"Why Science With, In and For Africa Matters". 

It's a rare privilege to be here today. I would like to begin by thanking the outgoing CEO of the AAAS, Dr Alan Leshner, for inviting me to deliver this topical lecture. He has been an advocate over many years for science diplomacy.

Last week South Africa marked the historic day 25 years ago when Nelson Mandela, our icon, was released from prison. On that day of his freedom he took the first steps toward shaping a South Africa that could focus on national development and on using our talents for the benefit of all.

A little acknowledged fact is that Mandela's freedom not only set South Africa free but also set Africa free as well. We are now able to share our relatively advanced science and innovation resources with other African countries.

Today, as the beneficiaries of the legacy of Mr Mandela, I wish to share with you our vision for science collaboration with Africa and the opportunities opened up by the potential for innovation that exist on our continent.

Last year's US-Africa Leaders Summitwasan important step towards deepeningunderstandingof the many and complex challenges that Africa faces.

One of the facts we need to acknowledge as we contemplate deeper ties is the fact that Africa is a continent of 54 countries with diverse interests, attributes, and policy-focus areas.

Africa’s drive for innovation will site2016 the world beyond Africa because out of it will come a new way of thinking about the world and its difficult challenges.

Africa’s socio-economic evolution will site2016 conventional assumptions about every compartment of human activity.

In other words, it is our belief that Africa’s capacity for innovation will shape the future of not only Africans but everyone on this planet.Companies such as Microsoft, IBM, and Intel have recognised the innovation potential of some regions of Africa, but we have not yet built research and development partnerships that will lead to the emergence of a robust and productive innovation system in Africa. We have shown that we have a rich appetite for technology as can be seen in the growth in Internet access and mobile technology on the continent.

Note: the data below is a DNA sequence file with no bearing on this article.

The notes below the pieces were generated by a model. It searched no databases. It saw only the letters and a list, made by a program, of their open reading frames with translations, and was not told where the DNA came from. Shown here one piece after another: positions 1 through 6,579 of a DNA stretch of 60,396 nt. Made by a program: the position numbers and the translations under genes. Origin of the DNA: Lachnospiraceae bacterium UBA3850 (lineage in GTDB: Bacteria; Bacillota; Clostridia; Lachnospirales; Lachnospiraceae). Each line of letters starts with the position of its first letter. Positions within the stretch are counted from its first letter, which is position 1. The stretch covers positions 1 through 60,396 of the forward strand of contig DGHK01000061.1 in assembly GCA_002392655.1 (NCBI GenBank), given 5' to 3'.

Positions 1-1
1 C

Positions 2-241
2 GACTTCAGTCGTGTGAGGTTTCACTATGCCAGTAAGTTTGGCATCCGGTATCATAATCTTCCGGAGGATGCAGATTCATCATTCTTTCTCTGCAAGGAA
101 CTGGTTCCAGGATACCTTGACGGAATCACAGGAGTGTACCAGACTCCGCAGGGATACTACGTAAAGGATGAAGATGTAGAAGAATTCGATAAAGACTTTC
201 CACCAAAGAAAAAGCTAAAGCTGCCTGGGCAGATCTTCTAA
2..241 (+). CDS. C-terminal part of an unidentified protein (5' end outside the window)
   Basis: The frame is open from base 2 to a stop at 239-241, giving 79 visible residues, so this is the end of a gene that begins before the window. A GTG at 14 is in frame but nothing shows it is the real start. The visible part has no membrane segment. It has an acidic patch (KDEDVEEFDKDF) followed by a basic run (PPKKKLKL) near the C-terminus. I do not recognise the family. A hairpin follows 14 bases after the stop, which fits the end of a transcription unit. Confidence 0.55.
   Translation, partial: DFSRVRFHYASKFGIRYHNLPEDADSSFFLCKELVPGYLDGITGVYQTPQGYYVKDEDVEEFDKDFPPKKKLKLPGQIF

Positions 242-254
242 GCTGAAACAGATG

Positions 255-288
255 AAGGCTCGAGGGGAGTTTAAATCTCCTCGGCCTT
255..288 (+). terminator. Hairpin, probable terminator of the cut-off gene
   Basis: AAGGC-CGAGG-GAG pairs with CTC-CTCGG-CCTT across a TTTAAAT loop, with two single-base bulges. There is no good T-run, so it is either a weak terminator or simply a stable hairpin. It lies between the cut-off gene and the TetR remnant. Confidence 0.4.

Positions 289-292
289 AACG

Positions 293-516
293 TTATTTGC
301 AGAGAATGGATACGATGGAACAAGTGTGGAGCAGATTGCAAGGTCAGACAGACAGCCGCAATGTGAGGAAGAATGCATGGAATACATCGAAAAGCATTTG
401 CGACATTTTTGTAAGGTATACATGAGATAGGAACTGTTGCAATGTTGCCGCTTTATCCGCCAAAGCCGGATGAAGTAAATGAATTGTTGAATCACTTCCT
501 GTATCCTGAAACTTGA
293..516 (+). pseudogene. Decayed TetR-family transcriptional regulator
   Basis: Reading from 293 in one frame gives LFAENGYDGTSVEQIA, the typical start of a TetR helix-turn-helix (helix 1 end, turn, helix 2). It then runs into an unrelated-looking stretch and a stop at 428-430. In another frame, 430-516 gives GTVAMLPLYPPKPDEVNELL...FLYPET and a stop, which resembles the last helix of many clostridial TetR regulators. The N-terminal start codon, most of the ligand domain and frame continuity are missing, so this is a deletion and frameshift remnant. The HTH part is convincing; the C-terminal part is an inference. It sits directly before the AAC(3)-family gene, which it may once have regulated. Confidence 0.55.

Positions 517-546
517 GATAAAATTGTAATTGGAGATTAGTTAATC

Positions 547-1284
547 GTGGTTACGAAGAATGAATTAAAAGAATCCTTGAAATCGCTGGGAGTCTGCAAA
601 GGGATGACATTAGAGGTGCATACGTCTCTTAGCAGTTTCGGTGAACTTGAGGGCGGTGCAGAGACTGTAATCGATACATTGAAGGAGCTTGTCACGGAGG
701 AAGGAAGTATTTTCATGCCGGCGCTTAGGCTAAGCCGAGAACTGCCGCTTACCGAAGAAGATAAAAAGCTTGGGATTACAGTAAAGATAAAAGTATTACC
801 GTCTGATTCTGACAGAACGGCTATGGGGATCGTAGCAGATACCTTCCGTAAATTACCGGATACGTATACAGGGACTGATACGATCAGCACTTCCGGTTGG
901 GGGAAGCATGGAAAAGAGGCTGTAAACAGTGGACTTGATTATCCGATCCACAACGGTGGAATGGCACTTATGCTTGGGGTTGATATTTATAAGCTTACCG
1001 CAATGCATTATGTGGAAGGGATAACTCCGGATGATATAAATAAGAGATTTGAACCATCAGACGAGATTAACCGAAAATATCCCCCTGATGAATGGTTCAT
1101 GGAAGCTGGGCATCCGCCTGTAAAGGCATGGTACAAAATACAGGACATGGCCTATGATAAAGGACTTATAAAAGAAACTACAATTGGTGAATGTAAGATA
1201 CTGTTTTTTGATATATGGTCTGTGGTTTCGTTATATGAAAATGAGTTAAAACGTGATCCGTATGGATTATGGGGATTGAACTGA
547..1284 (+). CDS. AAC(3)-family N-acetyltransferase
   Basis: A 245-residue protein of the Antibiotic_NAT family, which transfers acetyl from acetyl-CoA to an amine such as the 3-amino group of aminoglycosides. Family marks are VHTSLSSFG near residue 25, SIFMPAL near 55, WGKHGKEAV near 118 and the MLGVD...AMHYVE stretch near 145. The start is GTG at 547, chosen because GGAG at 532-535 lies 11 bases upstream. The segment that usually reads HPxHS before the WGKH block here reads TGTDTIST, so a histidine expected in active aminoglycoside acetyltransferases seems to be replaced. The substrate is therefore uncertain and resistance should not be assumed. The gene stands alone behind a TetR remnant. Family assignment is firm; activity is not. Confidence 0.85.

So I agree with Caroline Kende-Robb, executive director of the Africa Progress Panel, when she says: “Africa’s embrace of technology turns two common assumptions inside out –that tech breakthroughs happen in rich countries, and that Africa needs basic services before it can use high-tech solutions."

First I need to give you an idea of the breadth and depth of South African science and technology innovation.

South Africa is fortunate to boast excellence in a large number of cutting-edge science and technology domains. Whether it is in nanotechnology or astronomy, laser technology or high performance computing, South Africa has made an impactin the global science area. Measured by the impact of their publications in international scientific journals, South African researchers are among the most productive in the world.

With regard to the life sciences, South African scientists have for years been at the forefront of the fight against infectious diseases such as HIV-Aids, malaria and tuberculosis. Internationally acclaimed work underway includes the development of a malaria drug, an HIV-Aids vaccine and a microbicide gel to prevent HIV-Aids infection. Our goal is now to ensure our scientific excellence will translate into the development of South Africa’s own pharmaceutical industry, which will create jobs. A secret weapon in our life sciences arsenal with tremendous potential is our pioneering work in indigenous knowledge systems.

In the area of global site2016, South African scientists are making critical contributions to global work for example by the International Panel on Climate site2016. Whether it is in the field of protecting biodiversity, or the development of more efficient management systems for natural resources, such as water, South African scientists count among the best. Our collective global ability to understand what is happening to our planet would be much the poorer without South Africa’s contributions to many international observation systems. We are also well placed to optimally leverage the opportunities of the so-called green economy, with exciting plans for example in the field of waste research and innovation.

Energy security is high on the world’s political, economic and environmental, but also scientific agenda. For South Africa, our undisputed flagship success story is our hydrogen and fuel cell programme. We have developed novel metal catalysts for fuel cells from the platinum group of metals, with exciting opportunities for commercialisation. It is an excellent example of the beneficiation of our raw materials through science and technology. We are expanding our work in the renewable energy field, especially solar, and are well placed to become an important player in the lucrative lithium-ion battery market –as a result of smart investments.

With regard to space science- I will talk later aboutthe progress of the Square Kilometre Array (SKA) radio telescope project- the South African National Space Agency (SANSA) is continuing its impressive progress with plans well advanced for the construction of a new South African satellite. South Africa is recognised as a space nation, but more pertinently as a nation successfully investing in space science to improve the quality of living of its citizen. This is, for example, achieved through making data and information products obtained from space platforms available to improve decision-making in managing disasters.